‘We’d better split,’ he said. ‘They’re moving, look — we’ll be screened by those containers. Quick.’

They crawled through the fence-gap and hurriedly pushed the edges back down, then ran hunched over along the dark field-edge by which they’d come. Adam’s mind swarmed with thoughts enough to fill the night sky: relief that they were out of there, annoyance with Jezz for not researching her plan and with himself for not checking it, pain for that upset in her voice at the end, for knowing how bad she would be feeling. As they slowed to a walk, Rick started gabbing with the excitement of breaking in and nearly getting caught, not caring about failure. Because he didn’t give a flying f*ck about the tree, Adam thought.

‘There’ll be other plans,’ said Jezz at last. More to herself than to them, it sounded like.

‘Hang on, wait.’ Adam stopped. ‘Those three back there — think they might be anti the bypass too?’

‘I’m not asking them,’ said Jezz. ‘Three chanting loons in the dead of night?’

‘Maybe I will,’ said Adam. ‘What if there aren’t other plans? Two more weeks and Doaky’s a pile of sawdust.’

She grabbed his wrist. ‘Ad, they’re nutters. It’s too dangerous. Don’t.’

This wasn’t like her. She’d lost heart, Adam knew. And him going back would make her feel shown up, and if he was honest he was scared to do it. The raid itself had used up his fragile courage.

‘Let’s just go,’ Jezz said, that painful catch again, and she tugged, and they started off through the heavy night, trousers rustling against field-edge plants, sending up pale moths whirring dimly visible, and the smells of green sap. ‘We’ll have another think tomorrow when we’ve got cooler heads. My stress levels were in orbit back there.’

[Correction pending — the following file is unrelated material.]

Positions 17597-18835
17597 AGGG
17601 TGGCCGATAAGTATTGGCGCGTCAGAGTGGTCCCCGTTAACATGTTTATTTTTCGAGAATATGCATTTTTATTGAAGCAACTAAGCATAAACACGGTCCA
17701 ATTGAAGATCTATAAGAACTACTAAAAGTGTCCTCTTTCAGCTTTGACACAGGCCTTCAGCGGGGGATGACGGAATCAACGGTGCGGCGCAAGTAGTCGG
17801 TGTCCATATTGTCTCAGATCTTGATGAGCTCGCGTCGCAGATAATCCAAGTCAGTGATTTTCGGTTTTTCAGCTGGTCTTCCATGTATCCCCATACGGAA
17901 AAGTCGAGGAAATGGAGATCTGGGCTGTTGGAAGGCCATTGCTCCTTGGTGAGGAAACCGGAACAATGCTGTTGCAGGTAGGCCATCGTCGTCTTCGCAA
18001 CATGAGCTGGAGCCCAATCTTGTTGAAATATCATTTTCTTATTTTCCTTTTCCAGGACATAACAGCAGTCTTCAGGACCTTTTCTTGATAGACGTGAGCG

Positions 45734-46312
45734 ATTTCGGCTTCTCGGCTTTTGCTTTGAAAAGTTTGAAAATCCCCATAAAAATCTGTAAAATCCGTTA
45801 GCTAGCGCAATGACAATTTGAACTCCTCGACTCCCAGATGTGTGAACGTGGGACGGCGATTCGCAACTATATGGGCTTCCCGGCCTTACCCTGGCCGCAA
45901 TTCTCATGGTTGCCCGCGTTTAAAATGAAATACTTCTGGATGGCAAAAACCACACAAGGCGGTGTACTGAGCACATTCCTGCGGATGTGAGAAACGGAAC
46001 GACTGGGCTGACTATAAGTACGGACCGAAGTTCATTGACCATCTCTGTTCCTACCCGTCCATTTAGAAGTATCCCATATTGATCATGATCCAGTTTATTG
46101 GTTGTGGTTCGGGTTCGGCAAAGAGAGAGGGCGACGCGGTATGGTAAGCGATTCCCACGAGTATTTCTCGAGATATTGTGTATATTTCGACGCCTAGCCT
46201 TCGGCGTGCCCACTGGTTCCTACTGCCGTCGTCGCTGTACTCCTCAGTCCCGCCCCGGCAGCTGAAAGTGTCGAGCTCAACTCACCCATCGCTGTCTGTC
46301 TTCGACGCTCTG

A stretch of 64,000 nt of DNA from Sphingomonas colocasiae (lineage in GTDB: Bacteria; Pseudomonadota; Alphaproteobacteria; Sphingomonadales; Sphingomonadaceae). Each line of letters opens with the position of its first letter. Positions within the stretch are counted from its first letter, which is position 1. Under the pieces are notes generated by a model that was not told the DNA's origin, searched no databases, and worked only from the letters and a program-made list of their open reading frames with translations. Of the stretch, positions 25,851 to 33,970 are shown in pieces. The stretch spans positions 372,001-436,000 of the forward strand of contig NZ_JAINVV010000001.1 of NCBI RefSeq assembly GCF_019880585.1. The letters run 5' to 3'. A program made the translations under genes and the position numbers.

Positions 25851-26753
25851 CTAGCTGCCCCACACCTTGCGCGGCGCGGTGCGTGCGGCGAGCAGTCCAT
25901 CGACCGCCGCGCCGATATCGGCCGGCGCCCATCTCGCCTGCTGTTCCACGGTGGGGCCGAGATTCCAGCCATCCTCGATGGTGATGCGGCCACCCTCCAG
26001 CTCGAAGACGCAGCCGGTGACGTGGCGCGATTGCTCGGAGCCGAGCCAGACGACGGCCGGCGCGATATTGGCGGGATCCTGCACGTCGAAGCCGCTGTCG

‘I noticed,’ Adam said.

‘I’ve heard pissing in a fuel tank can work,’ said Rick.


The question: I can't recall where, but recently someone (@Toby Frost maybe?) said one good way of starting a story was to show the MC doing whatever they're best at. I can see the sense in that, but here I've almost done the opposite. Is that a mistake?
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I read a version of this yonks ago. I found this held my attention better. The part that got me interested was the section from the appearance of "the human shape" to "f*ck knows". If this was to truly hook me in, I'd prefer it even earlier.
This is a lot better to my mind. It feels more direct, getting to the action more quickly and with less waffle and chit-chat, and I like the extra tension of having the guy approaching the cut fence and counting down the paces. The characters seem better developed this time around, with Adam showing more stress but less jealousy and he feels less passive and spineless -- moving the dog-sh*t fear to Rick was a good idea -- and I like him thinking of the consequences and his poor mum, and Jezz also shows vulnerability which I don't recall from last time. I think it's better, too, for getting them inside and not bolting at the noise of the cutters -- it makes them a bit more go-ahead even though they fail through lack of forward planning (there's teenagers for you).